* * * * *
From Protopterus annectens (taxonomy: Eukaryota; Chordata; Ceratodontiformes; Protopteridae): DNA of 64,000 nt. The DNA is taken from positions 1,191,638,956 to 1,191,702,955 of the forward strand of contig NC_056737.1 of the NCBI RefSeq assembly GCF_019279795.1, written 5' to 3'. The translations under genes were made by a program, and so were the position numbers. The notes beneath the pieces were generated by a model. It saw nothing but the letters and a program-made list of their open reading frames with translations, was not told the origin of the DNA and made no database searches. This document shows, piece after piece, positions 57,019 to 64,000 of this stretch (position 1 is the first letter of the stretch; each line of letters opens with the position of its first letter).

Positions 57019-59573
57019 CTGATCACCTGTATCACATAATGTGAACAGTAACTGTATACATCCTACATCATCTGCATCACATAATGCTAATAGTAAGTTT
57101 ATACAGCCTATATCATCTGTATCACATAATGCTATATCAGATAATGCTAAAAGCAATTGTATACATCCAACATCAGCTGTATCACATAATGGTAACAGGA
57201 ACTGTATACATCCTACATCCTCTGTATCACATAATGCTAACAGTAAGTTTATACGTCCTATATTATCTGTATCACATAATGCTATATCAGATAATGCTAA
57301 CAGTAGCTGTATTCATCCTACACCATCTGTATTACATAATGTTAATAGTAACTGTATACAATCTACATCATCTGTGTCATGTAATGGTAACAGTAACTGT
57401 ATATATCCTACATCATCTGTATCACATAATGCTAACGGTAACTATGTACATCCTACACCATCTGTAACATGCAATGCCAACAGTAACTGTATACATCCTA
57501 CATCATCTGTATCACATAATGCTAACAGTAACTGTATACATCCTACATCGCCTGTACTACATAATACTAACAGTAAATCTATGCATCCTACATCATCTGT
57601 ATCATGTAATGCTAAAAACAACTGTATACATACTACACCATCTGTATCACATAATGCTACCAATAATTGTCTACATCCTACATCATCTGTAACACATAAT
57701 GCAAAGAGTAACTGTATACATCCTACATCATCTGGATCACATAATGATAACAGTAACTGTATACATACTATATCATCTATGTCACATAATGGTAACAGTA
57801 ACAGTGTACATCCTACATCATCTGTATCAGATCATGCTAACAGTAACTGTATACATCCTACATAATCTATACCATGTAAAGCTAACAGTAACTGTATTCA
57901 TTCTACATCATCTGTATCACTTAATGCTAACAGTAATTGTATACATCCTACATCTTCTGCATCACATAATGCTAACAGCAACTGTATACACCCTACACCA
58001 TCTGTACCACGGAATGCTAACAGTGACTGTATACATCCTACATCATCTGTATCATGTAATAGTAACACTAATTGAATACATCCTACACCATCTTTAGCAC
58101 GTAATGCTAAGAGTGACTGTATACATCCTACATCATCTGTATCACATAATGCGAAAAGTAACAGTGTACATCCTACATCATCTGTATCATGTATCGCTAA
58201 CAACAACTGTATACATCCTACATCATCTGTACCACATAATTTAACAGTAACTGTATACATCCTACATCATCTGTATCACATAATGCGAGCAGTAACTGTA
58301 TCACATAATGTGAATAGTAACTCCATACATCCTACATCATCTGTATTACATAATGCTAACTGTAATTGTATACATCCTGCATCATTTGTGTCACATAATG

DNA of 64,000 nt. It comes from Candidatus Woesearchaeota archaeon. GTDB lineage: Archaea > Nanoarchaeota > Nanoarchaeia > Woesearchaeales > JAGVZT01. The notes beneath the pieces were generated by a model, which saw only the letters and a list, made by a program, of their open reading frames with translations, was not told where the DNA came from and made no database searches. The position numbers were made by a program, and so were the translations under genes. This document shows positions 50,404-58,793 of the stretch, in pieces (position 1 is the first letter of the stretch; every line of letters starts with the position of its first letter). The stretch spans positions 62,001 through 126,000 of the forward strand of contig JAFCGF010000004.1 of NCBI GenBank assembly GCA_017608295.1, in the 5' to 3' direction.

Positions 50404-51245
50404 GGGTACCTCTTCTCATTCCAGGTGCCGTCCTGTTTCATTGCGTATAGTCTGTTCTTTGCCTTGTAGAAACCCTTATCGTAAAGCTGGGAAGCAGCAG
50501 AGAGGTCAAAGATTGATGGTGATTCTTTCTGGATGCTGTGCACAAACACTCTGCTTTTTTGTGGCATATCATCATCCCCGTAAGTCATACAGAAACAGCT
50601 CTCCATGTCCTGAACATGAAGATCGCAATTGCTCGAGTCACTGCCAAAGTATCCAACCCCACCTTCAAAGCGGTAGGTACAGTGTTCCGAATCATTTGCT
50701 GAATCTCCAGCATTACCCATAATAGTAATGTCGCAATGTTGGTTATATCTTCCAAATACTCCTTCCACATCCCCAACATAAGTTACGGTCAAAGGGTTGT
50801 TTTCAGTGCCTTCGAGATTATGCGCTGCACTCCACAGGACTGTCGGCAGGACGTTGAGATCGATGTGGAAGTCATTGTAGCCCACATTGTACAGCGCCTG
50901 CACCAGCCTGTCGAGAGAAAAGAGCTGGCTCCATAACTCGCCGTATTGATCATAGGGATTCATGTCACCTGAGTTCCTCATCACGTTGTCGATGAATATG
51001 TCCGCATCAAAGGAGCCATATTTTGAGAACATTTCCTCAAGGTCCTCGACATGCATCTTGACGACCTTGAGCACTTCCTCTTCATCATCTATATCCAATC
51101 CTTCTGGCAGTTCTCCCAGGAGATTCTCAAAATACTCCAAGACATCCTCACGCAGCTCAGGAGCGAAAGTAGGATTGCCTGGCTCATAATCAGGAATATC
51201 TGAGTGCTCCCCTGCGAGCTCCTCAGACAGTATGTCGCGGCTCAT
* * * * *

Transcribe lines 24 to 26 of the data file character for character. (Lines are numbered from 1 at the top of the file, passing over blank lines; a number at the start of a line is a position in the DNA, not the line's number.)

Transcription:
50901 CACCAGCCTGTCGAGAGAAAAGAGCTGGCTCCATAACTCGCCGTATTGATCATAGGGATTCATGTCACCTGAGTTCCTCATCACGTTGTCGATGAATATG
51001 TCCGCATCAAAGGAGCCATATTTTGAGAACATTTCCTCAAGGTCCTCGACATGCATCTTGACGACCTTGAGCACTTCCTCTTCATCATCTATATCCAATC
51101 CTTCTGGCAGTTCTCCCAGGAGATTCTCAAAATACTCCAAGACATCCTCACGCAGCTCAGGAGCGAAAGTAGGATTGCCTGGCTCATAATCAGGAATATC